El Come Taco Isn't Afraid of Bugs and Guts (You Shouldn't Be Either)
Have you stopped into El Come Taco since it opened late last year? The taquería run by Luis Villalva and his family had been turning out an increasingly interesting menu since opening its doors to the public on Fitzhugh Avenue.
Brains in the front, intestines in the rear.
Tripas tacos made from the small intestines of young calves are commonplace at Dallas' taquerías, but examples you actually want to eat are much more rare. Most are gamey, sometimes sludgy and often off-putting but Villalva's are crisp and clean. Clean enough to persuade me to try the sesos tacos, which are made from calves' brains.
Sesos are not commonplace in Dallas, likely because they're expensive and also because there are not a lot of resident brain fanatics. But the taco zombies that do exist praise sesos for its rich consistency and mild flavor. They have texture that is once custardy and crumbly, like the softest sweetbreads you have ever eaten.
There other interesting tacos in the works at El Come, too.
Back when Stephan Pyles was preparing to open Stampede 66, he joked that he might have chapulines (grasshopper) tacos on his hyper-Texan menu but they never came to pass. Pyles scoffed that nobody would eat them, and considering his polished customers, he's probably right. Villalva, on the other hand, caters to more adventurous eaters. His is a perfect menu to be augmented by critters.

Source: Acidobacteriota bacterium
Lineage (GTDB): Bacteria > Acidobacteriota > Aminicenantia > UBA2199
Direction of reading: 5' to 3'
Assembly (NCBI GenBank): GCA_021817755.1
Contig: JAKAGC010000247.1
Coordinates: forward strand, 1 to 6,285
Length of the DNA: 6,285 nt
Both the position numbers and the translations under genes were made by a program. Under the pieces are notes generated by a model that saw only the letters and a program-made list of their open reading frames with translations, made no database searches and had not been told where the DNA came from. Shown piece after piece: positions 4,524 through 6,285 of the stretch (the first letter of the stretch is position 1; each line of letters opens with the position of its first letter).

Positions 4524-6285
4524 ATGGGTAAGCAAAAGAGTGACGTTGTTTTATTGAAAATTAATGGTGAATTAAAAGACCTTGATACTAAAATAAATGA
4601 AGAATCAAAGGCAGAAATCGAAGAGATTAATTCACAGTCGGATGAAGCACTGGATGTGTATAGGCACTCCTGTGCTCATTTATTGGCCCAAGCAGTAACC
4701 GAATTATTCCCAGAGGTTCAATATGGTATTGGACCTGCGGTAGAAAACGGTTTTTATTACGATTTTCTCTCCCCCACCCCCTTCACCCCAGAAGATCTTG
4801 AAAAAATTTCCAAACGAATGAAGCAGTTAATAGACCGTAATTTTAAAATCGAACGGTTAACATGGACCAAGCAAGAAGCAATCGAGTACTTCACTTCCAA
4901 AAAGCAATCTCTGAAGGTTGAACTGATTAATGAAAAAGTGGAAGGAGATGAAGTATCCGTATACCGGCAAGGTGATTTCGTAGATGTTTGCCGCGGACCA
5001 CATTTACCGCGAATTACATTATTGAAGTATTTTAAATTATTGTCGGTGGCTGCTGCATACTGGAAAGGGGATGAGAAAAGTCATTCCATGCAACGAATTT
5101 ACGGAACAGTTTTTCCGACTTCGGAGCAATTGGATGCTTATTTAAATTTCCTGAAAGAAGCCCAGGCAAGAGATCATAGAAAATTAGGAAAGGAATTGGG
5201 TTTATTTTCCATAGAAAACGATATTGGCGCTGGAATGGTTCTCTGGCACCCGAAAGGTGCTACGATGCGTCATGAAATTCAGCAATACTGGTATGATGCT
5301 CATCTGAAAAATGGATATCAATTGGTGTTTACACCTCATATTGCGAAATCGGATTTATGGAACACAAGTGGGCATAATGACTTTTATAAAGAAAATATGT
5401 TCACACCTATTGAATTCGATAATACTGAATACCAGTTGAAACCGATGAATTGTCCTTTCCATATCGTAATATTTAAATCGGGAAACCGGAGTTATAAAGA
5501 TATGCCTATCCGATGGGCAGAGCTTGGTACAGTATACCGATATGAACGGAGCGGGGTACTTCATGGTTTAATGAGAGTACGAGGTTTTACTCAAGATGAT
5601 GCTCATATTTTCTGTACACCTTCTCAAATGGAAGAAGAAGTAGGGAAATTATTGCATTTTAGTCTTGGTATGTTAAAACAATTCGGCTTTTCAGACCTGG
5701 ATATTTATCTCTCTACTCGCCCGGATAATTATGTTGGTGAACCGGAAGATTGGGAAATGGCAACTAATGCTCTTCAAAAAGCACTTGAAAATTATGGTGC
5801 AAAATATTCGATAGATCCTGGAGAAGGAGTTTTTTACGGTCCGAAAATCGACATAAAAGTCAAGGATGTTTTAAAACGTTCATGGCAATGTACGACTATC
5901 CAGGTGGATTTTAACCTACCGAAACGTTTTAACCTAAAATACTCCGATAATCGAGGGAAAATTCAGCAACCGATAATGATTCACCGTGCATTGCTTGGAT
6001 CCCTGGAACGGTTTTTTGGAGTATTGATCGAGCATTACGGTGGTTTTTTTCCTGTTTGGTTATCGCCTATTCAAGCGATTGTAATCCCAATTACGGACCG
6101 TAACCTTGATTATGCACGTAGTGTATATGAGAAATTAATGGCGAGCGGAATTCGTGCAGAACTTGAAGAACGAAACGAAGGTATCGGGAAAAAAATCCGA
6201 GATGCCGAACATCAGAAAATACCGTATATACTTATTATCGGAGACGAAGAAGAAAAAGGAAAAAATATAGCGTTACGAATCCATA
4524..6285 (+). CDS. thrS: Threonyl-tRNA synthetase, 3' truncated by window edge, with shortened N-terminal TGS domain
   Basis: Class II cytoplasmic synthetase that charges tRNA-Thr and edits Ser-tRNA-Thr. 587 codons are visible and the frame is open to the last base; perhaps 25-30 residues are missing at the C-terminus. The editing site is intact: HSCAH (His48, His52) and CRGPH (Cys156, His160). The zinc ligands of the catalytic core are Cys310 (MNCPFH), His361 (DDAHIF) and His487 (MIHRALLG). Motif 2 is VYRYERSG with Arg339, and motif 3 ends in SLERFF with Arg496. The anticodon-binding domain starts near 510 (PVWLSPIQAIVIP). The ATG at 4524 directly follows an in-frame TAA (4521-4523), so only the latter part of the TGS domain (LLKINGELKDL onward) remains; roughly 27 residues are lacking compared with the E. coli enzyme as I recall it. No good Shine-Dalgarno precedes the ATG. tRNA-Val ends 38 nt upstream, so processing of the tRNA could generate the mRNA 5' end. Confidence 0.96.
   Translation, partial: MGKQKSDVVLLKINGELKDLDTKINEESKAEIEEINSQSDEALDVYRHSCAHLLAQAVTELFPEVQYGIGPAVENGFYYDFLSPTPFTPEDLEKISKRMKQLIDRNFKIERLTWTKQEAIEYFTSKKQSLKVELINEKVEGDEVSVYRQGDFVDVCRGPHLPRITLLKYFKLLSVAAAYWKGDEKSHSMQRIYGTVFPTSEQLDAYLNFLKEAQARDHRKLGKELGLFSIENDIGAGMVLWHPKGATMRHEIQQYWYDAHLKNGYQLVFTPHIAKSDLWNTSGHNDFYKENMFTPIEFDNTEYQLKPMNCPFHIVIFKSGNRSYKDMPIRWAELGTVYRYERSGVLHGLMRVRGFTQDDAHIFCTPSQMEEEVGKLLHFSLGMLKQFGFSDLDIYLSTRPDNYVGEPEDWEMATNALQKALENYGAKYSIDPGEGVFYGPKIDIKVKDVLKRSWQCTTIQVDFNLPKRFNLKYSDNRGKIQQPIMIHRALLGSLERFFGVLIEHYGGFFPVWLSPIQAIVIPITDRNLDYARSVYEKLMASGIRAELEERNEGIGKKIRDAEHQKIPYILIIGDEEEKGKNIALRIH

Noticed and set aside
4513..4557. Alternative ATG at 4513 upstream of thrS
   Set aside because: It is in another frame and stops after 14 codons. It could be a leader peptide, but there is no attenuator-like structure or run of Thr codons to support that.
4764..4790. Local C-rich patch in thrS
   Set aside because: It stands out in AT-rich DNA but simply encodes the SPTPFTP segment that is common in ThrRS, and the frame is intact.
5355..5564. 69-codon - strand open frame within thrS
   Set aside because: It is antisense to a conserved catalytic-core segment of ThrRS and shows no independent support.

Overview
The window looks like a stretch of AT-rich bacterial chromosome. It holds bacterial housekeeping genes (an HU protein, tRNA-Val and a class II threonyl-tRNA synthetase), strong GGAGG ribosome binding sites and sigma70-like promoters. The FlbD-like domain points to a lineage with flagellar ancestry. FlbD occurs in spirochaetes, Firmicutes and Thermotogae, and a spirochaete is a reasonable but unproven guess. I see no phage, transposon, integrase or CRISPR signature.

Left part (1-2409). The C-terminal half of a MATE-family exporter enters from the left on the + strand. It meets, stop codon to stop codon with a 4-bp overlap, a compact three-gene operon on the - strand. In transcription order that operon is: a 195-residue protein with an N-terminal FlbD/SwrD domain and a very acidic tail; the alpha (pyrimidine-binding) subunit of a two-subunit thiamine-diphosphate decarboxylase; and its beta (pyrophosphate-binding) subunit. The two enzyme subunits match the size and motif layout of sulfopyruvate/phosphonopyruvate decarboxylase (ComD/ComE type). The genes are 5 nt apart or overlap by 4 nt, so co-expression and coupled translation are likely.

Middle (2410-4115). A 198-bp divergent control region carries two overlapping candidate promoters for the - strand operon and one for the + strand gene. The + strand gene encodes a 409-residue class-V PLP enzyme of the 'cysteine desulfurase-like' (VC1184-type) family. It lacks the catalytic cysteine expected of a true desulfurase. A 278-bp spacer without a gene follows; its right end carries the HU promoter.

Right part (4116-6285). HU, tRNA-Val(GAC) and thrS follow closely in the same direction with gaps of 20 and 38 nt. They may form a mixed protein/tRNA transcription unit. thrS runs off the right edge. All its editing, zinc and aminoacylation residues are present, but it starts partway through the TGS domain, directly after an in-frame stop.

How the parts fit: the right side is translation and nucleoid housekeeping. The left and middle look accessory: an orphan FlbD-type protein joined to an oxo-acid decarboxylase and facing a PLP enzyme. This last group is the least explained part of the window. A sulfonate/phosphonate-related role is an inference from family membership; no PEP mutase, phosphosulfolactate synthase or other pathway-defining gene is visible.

I caught a glimpse of this picture on José Ralat Maldonado's Instagram feed and gave Villalva a phone call. "You have chapulines on the menu now?" I asked him. "No!" He shot back quickly, but when I pointed out the Instagram photo he admitted he's trying them out. He says in a few months they could be a permanent fixture on the menu.
If you get to try them you'll enjoy a nutty flavor and a crunchy texture that is guaranteed to make you smile. Just be sure to check for grasshopper legs when you're done. They tend to get stuck in your teeth.